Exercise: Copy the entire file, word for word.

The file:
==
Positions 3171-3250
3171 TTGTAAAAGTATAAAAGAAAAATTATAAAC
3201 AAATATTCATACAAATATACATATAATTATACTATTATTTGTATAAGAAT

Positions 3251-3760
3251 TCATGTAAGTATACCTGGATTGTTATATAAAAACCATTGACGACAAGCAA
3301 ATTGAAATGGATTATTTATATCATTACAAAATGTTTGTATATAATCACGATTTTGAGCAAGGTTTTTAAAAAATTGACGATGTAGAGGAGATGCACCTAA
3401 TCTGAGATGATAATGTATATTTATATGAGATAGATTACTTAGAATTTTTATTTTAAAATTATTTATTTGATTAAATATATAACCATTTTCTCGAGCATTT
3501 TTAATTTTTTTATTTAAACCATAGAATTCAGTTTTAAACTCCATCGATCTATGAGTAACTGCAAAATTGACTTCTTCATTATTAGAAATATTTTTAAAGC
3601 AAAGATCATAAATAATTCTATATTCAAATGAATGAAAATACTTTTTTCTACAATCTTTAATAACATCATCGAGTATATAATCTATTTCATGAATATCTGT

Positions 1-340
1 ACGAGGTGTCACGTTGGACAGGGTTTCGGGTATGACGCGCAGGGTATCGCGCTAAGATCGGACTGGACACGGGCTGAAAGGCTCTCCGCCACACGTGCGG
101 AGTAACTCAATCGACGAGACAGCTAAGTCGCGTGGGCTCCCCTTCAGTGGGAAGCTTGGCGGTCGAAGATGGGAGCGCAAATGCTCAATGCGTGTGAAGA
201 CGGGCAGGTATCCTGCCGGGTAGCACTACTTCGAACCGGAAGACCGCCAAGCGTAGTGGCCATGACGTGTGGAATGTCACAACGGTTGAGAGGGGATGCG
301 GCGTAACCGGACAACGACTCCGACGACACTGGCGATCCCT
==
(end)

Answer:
Positions 3171-3250
3171 TTGTAAAAGTATAAAAGAAAAATTATAAAC
3201 AAATATTCATACAAATATACATATAATTATACTATTATTTGTATAAGAAT

Positions 3251-3760
3251 TCATGTAAGTATACCTGGATTGTTATATAAAAACCATTGACGACAAGCAA
3301 ATTGAAATGGATTATTTATATCATTACAAAATGTTTGTATATAATCACGATTTTGAGCAAGGTTTTTAAAAAATTGACGATGTAGAGGAGATGCACCTAA
3401 TCTGAGATGATAATGTATATTTATATGAGATAGATTACTTAGAATTTTTATTTTAAAATTATTTATTTGATTAAATATATAACCATTTTCTCGAGCATTT
3501 TTAATTTTTTTATTTAAACCATAGAATTCAGTTTTAAACTCCATCGATCTATGAGTAACTGCAAAATTGACTTCTTCATTATTAGAAATATTTTTAAAGC
3601 AAAGATCATAAATAATTCTATATTCAAATGAATGAAAATACTTTTTTCTACAATCTTTAATAACATCATCGAGTATATAATCTATTTCATGAATATCTGT

Positions 1-340
1 ACGAGGTGTCACGTTGGACAGGGTTTCGGGTATGACGCGCAGGGTATCGCGCTAAGATCGGACTGGACACGGGCTGAAAGGCTCTCCGCCACACGTGCGG
101 AGTAACTCAATCGACGAGACAGCTAAGTCGCGTGGGCTCCCCTTCAGTGGGAAGCTTGGCGGTCGAAGATGGGAGCGCAAATGCTCAATGCGTGTGAAGA
201 CGGGCAGGTATCCTGCCGGGTAGCACTACTTCGAACCGGAAGACCGCCAAGCGTAGTGGCCATGACGTGTGGAATGTCACAACGGTTGAGAGGGGATGCG
301 GCGTAACCGGACAACGACTCCGACGACACTGGCGATCCCT